Apparently, in this dream, we are dealing not just with a “refuge of sinners, cause of our joy,” but we are also dealing with wisdom, who had “built herself a house in the dream.” The speaker is “twins, … looking for something.” I wonder, as I read this, what is this meant to be a mirror of? Some would say that mirrors are misplaced, but as Greenstreet writes it, something changes in the dream to become more beautiful, and it’s difficult to figure out exactly what it is that is changing so rapidly. The speaker clearly seems to be living in a Lacanian dream, a dream that is taking place in a mirror, perhaps where doppelgangers abound.

Greenstreet writes about “‘the lonely detective,’ “ a figure who appears here in 22. “Special Blindfold.” I wonder if this same haunted figure isn’t the ghost that appears in a later poem, 29. “I Would Like to Get Rid of This Because It’s Dead”:

How she got to be a ghost was that she ate a plate of spiders—a plate of plastic spiders that were meant to scare people, not to be eaten. The little sisters told me this.

She writes about math, about M-A-T-H, about mail arriving, and I wonder where exactly we are in this dreamscape…. She writes about the planet Mars, and you wonder why. “If you lived on Mars, would your blood boil?” … “I assume the planets get progressively colder as they get further from the sun.” … “I don’t know. But I think your blood would boil.”

Here’s a gem, 42. “The Little Ghost”:

She’s like I used to be,
so quiet and good.

She waits for me.
She wants to tell me things.

Later on, farther through the book, we get a sense of what this dream could be, and things become clearer:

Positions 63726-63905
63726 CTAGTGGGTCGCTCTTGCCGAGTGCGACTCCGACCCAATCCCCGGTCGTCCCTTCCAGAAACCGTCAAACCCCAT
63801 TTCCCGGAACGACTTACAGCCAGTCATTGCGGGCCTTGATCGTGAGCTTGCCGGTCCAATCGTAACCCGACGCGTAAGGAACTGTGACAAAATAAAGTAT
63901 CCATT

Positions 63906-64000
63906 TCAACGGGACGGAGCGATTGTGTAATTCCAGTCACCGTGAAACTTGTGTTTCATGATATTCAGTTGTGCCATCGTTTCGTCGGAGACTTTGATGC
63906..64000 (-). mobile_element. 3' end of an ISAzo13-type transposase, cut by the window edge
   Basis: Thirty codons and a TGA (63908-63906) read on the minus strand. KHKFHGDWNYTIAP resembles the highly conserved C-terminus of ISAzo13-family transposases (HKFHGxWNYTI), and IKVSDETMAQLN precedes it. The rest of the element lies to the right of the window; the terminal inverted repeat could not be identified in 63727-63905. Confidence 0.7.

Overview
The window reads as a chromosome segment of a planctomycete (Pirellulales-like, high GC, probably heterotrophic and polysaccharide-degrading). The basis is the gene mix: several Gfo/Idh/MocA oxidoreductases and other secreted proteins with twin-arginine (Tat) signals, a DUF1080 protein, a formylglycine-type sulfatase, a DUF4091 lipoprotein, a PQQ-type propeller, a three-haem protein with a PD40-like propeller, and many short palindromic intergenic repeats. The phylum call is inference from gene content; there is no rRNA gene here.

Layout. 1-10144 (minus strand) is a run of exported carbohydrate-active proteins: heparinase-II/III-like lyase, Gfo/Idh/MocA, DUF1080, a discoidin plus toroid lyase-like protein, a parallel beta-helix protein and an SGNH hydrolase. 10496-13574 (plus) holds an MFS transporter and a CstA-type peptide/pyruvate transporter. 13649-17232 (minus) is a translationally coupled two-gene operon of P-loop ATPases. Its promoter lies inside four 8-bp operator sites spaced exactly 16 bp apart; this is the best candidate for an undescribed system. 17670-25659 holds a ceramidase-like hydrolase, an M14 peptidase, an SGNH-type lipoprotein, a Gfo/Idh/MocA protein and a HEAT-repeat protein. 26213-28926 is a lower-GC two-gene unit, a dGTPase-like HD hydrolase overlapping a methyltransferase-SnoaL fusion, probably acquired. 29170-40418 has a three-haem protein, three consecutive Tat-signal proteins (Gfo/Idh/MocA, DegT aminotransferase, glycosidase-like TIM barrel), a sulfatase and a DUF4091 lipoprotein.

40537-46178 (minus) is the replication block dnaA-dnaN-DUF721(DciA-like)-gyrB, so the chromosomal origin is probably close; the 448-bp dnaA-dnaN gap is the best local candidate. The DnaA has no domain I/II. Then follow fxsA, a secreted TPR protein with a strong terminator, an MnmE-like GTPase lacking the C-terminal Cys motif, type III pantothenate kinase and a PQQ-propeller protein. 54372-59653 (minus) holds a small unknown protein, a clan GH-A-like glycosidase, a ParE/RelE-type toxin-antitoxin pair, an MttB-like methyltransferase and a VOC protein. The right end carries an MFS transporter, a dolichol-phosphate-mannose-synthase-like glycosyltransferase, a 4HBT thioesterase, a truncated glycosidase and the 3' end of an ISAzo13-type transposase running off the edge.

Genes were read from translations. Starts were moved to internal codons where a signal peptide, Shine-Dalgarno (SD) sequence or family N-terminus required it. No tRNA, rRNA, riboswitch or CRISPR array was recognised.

I actually had a coke dream last night. I used to have them a lot, now not too often. They’re awful. Typically, I’m snorting it off the floor, off a really filthy rug or something, which I never even did in life. But the dreams really bring it back: how you just don’t care. About anything. And how, as soon as you start, you’re already in a bad mood and all you want is more. After a while, it wasn’t even exactly about the high for me. I mainly wanted the feeling of it burning up my nose into my head.

She finally wonders, eluding herself because of her “sister,” who continues to make appearances throughout the book, “Are we free from this fragrance?” Apparently, the “sister” is

a doll. She can’t talk. It’s like talking to a ghost, in a way. I mean, ghosts can’t really talk to you, they don’t exist.

—You’ve had experiences, though, haven’t you? With things that don’t exist, or figures that appeared…?

—I have. And I don’t know what that means. I have no idea. I used to believe in things more.

This book, which weaves deliciously through pages and pages of story and (I wonder) “height,” makes it, finally, to its end. And here we have the way Greenstreet wants to end her collection of small stories:

That’s my other life following me. Woman driving a pale green pickup, hood secured with a length of chain. Two little kids sitting with her. No front plates, mirrors built out from the sides. Her elbow resting in the open window, beaded necklaces swinging from the rearview—two strands, pink and blue. I think she’s singing. Can’t tell if she wants to pass. This is her chance.

These poems in The End of Something pick up where others of Greenstreet’s books leave off, and they create the sense of an ending of youth, of early life, and perhaps of twinhood. Much of Greenstreet’s other work is centered in her voicings, in her ability to weave magical places where one might want to live, but this book seems to lament, through all its pages, the death of that magic.


I find Greenstreet’s work always riveting and truly conversational, and this book is no different. The End of Something weaves a tale that we’ve not quite heard before, and it does it beautifully. If you’ve got the inkling to read something that is both quietly on fire and subtly critical, then you won’t be sorry if you go with this book.